4 simple ways to secure your Internet-connected car

4 simple ways to secure your Internet-connected car

Cars with systems that connect to the Internet are potentially vulnerable to intrusions by hackers. Here are four steps to help protect your automobile without spending a dime.

Chances are you heard about the pair of clever guys who earlier this year hacked into a Jeep Cherokee's onboard system over the Internet and turned off the engine while the car was on the highway. Although the hack was a controlled demonstration, it proved that such actions are possible, and that scared a lot of people.

arxan connected car hack Arxan Technologies

Click for full size connected car security infographic

Here's the good news: No evidence exists that anyone has duplicated the exploit in the real world. The incident was also a wakeup call for automakers that are rapidly adding Internet-connected features to cars. Hacking into an automobile is quite difficult, as well, and likely beyond the capabilities of your average numbskull.

That's not to say these kinds of attacks won't ever happen, and a few simple safeguards can make your connected car a lot more secure — and they won't cost you a penny.

4 steps to protect your connected car

I recently spoke to a security expert who has dedicated a good amount of thought to the issue. Matt Clemens is a security solutions architect with Arxan Technologies, a company that specializes in helping software developers protect their code from hackers.

"The Jeep hack was a game-changing event," according to Clemens. Few people had given that sort of attack much thought, but the auto industry is now taking it very seriously, he says. Chrysler, for example, hadn't adequately protected a website that contained source code for some of its devices. The "white hat" hackers broke into the site, stole the code, reverse engineered it, and used it to take over the Jeep Cherokee.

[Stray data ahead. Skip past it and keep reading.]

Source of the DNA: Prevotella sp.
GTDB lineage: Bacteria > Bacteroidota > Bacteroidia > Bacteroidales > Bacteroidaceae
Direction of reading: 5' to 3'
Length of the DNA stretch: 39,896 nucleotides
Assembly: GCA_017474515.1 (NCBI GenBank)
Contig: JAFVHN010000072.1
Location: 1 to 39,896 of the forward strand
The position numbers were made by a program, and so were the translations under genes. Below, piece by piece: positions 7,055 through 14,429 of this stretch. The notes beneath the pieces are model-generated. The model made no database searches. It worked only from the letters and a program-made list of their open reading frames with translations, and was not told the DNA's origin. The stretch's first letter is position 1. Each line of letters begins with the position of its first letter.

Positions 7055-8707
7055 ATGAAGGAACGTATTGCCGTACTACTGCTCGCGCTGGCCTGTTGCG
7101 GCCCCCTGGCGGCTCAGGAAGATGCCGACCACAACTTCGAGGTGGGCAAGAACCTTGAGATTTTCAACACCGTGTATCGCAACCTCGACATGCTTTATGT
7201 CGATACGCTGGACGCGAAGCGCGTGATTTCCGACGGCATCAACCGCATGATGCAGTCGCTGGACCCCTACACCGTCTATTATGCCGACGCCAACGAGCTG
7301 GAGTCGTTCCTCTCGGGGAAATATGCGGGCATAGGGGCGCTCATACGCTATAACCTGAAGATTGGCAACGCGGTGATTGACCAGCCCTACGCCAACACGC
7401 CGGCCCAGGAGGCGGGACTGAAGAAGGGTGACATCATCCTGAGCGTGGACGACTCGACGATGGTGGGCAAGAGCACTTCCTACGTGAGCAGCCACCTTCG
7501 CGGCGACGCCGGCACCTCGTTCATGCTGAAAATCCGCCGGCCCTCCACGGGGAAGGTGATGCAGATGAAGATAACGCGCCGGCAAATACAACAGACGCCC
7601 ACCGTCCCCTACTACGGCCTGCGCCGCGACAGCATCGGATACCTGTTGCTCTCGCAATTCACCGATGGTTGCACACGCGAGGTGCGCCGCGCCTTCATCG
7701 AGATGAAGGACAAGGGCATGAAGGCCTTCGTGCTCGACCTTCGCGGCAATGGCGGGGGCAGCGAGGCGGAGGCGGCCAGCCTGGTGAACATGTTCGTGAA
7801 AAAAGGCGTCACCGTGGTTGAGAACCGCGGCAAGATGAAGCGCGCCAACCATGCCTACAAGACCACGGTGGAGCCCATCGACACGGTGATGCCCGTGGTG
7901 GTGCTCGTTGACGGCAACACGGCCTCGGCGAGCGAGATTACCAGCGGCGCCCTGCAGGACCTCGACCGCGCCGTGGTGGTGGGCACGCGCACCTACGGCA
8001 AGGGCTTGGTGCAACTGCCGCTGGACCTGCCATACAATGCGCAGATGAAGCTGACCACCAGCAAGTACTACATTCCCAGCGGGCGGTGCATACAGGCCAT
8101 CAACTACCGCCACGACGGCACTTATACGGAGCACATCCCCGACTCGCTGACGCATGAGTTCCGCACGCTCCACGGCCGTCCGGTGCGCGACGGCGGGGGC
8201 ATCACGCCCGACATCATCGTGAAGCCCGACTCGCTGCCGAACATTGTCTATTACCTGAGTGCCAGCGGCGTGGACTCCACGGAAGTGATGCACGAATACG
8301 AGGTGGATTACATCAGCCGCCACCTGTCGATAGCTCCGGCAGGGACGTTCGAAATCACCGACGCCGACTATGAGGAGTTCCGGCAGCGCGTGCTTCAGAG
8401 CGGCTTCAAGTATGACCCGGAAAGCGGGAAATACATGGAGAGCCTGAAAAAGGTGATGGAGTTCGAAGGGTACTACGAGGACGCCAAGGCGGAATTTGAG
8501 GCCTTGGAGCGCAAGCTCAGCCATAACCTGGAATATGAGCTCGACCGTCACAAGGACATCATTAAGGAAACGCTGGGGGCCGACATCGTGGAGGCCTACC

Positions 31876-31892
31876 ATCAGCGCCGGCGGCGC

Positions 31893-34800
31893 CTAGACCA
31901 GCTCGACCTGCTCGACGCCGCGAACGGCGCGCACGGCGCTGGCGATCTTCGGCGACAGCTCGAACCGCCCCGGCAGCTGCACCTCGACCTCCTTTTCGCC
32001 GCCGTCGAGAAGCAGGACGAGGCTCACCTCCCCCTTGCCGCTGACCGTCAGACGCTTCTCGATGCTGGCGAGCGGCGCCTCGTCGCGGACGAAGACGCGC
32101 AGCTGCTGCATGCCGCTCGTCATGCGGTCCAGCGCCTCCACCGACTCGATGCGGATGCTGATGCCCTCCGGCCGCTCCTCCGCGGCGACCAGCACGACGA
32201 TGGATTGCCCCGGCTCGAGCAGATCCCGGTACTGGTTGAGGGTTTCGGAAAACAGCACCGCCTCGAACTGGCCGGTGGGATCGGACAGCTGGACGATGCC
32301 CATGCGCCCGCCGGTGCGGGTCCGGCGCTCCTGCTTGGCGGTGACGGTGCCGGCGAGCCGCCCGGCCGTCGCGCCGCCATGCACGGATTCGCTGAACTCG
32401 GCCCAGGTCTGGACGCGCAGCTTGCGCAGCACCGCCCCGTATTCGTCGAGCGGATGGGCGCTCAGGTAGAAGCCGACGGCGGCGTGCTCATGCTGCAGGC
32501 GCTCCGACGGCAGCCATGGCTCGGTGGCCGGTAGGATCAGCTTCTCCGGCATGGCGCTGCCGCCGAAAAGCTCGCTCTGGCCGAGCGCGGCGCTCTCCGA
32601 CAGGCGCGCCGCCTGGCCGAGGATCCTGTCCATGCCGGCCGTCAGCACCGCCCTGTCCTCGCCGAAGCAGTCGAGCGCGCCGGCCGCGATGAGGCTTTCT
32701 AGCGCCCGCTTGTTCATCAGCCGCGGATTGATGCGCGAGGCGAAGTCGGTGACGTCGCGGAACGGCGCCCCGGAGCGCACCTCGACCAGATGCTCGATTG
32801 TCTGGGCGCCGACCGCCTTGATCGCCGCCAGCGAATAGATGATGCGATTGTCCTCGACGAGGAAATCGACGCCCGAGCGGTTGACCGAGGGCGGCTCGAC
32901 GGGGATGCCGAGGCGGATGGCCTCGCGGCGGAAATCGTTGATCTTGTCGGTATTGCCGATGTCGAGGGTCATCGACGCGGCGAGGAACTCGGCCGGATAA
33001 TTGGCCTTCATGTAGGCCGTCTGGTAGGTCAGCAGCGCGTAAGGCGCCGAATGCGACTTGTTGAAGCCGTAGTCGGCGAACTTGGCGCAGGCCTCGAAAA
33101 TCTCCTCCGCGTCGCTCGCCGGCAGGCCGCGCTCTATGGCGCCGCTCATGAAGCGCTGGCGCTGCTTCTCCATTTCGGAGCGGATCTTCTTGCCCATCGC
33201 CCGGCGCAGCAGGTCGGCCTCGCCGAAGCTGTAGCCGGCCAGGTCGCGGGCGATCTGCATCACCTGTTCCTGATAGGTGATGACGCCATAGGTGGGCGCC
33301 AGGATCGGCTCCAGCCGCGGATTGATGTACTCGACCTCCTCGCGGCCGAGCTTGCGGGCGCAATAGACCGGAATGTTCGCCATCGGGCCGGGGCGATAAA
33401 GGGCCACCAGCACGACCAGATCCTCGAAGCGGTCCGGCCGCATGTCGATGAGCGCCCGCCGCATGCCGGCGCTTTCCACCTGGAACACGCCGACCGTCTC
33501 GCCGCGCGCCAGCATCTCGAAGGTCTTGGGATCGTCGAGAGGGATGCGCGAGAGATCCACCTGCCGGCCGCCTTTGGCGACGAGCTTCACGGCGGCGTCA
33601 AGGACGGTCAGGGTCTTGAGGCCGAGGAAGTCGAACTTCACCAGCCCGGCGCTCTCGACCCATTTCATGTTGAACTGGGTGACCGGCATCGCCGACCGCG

Chrysler fixed that problem, and other auto and component makers subsequently took similar steps, according to Clemens.

To help avoid any problems in the future, Clemens suggests all connected car owners follow these four steps.

  • Contact a car dealer, or your mechanic, and make sure the car's software is up to date. If you do not have the latest software version, update it immediately. In the future, you'll likely be able to download such updates automatically, but most cars don't offer this option quite yet.
  • Don't "jailbreak" the software in your car or on the devices that connect to it. (Jailbreaking removes manufacturer security protections to enable advanced features.) Doing so voids the warranty, and could open the door to hacks.
  • Don't plug random devices into the car's USB ports or OBD2 diagnostic port. (The later is located under the dashboard and is used by mechanics to check the engine and other systems on cars built since the late 1990s.) Clemens says you should avoid devices like the dongles supplied by Progressive and other auto insurance companies, which use the Internet to broadcast data on your driving habits.
  • If you want to use a connected-car device or app, do some research, or ask the manufacturer, if it has been hardened before using it. If not, think twice about the risks versus benefits.

Clemens wasn't trying to convince me (or you) to buy anything, so I take him seriously. We live in a world that's packed with foolish, often dangerous, people and we all use increasingly complex devices we don't really understand. It's not hard to imagine someone successfully hacking automobiles in the future, and it's not a bad idea to start thinking about connected car security today.

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